This week: ImageryEdited by: Robert Waltz
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“The autumn twilight turned into deep and early night as they walked. Tristran could smell the distant winter on the air--a mixture of night-mist and crisp darkness and the tang of fallen leaves.”
― Neil Gaiman, Stardust
“A wine shop was open and I went in for some coffee. It smelled of early morning, of swept dust, spoons in coffee-glasses and the wet circles left by wine glasses.”
― Ernest Hemingway, A Farewell to Arms
“The early summer sky was the color of cat vomit.”
― Scott Westerfeld, Uglies
Imagery - which I think of as emotional language that describes sights or other sensations in writing - is a big part of many kinds of writing.
But with Fantasy and related genres, there's a twist. Perhaps you're writing about another world or plane of existence, something that exists only in your imagination, and you need to convey that to the reader.
I'm not going to tell you how to do that, here; I'm hardly an expert on conveying imagery. The quotes in the "About" section above are a few examples of the kind of thing I'm talking about, and you can find more if you look for them. What I do want to do here is suggest some things to think about when using imagery in a Fantasy setting.
First, don't limit the descriptions to sight and sound. We have three other classical senses, and at least a half dozen more (such as temperature sensitivity), and in Fantasy, there might even be other senses involved, such as telepathy or the sensing of electromagnetic fields. I've covered this sort of thing before in an editorial, but it's been a while; perhaps I'll do another soon on just that.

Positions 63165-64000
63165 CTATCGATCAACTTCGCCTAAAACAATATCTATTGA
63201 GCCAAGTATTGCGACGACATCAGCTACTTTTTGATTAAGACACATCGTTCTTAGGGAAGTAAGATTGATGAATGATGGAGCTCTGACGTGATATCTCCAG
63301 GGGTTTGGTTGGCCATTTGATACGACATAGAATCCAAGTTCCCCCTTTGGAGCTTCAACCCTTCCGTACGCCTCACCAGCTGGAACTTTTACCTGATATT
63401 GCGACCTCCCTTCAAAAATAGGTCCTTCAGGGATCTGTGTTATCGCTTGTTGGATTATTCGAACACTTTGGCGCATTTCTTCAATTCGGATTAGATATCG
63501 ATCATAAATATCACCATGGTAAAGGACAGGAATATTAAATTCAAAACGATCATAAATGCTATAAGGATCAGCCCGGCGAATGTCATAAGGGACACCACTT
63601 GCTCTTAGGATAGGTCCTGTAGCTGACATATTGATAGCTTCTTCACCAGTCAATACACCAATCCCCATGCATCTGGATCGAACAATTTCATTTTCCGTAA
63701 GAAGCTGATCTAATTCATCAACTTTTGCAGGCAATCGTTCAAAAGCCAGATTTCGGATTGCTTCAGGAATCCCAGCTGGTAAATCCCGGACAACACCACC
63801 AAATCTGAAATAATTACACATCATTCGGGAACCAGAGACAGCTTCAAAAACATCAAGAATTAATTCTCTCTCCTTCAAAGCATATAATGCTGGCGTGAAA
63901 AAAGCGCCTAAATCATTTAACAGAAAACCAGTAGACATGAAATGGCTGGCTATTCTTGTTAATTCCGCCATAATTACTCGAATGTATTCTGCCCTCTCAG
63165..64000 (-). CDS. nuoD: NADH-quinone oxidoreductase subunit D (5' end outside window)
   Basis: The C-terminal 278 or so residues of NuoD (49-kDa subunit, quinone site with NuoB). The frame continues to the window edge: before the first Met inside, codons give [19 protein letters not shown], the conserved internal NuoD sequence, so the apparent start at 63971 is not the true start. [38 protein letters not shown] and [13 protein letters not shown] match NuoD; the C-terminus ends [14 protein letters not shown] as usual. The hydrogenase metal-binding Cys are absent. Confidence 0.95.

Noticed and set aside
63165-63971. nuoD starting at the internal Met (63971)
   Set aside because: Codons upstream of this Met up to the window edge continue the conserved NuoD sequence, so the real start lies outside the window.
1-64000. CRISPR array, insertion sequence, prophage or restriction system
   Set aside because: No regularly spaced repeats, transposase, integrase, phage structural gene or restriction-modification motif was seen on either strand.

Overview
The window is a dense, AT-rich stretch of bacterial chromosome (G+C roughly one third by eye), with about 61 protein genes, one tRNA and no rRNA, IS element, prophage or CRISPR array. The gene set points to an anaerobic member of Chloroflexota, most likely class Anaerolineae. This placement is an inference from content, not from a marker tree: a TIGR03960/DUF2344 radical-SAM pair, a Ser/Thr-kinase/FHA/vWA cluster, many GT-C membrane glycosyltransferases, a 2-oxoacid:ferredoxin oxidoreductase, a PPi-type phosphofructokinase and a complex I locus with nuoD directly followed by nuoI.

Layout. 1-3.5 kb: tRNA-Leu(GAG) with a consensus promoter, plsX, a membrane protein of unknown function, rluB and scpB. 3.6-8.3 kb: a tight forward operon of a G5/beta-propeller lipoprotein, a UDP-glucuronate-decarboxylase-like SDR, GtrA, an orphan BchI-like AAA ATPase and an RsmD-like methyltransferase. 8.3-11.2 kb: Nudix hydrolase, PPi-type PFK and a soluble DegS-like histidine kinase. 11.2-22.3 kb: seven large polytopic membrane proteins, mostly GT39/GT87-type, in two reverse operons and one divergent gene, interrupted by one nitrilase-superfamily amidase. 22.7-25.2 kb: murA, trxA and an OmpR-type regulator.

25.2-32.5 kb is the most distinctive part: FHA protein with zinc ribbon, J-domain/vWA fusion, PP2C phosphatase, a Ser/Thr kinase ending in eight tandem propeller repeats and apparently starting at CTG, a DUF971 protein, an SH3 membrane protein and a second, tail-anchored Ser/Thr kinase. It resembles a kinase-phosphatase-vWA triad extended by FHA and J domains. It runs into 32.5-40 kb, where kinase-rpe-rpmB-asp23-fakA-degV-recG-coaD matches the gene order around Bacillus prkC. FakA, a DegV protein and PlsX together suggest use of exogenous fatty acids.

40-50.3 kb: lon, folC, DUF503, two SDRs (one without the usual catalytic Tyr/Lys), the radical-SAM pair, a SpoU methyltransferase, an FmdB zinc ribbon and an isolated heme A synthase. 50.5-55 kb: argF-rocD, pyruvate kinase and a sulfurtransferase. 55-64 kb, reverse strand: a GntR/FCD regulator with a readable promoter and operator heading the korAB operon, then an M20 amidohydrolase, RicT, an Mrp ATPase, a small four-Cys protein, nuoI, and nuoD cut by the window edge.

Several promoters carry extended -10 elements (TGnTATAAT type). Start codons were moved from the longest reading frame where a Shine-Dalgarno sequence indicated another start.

Second, there are at least three points of view to consider when conveying descriptions in a work of fiction. As sight is the easiest for us to understand, I'll discuss this in terms of visual input, but these are considerations with any sensory information. 1) What does it actually look like? Technically, I mean. 2) What does the character perceive it as? If you have a character that is not from 21st century Earth, they will have different reference points; she might not say, for instance, "the chasm reminded me of the Grand Canyon" if the character hasn't seen the Grand Canyon. But... 3) How will the reader perceive it? Chances are, your readers have at least seen pictures and video of the Grand Canyon, so that comparison might work for them. It becomes a balancing act, I think, between character knowledge and reader knowledge.
Third, and finally, keep in mind that this sort of thing can stray into poetry territory. If the rest of the story is in plain language with very little metaphor, suddenly waxing rhapsodic about some sight or sound might seem jarring to the reader. There may be good reason to do that, but be aware of changes in tone.
As with anything else, you can get better at imagery over time. The usual advice applies: keep writing!
Some fantasy for your entertainment:
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Last time, in "Point of View" , I discussed different ways to handle point of view.
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Until next time,
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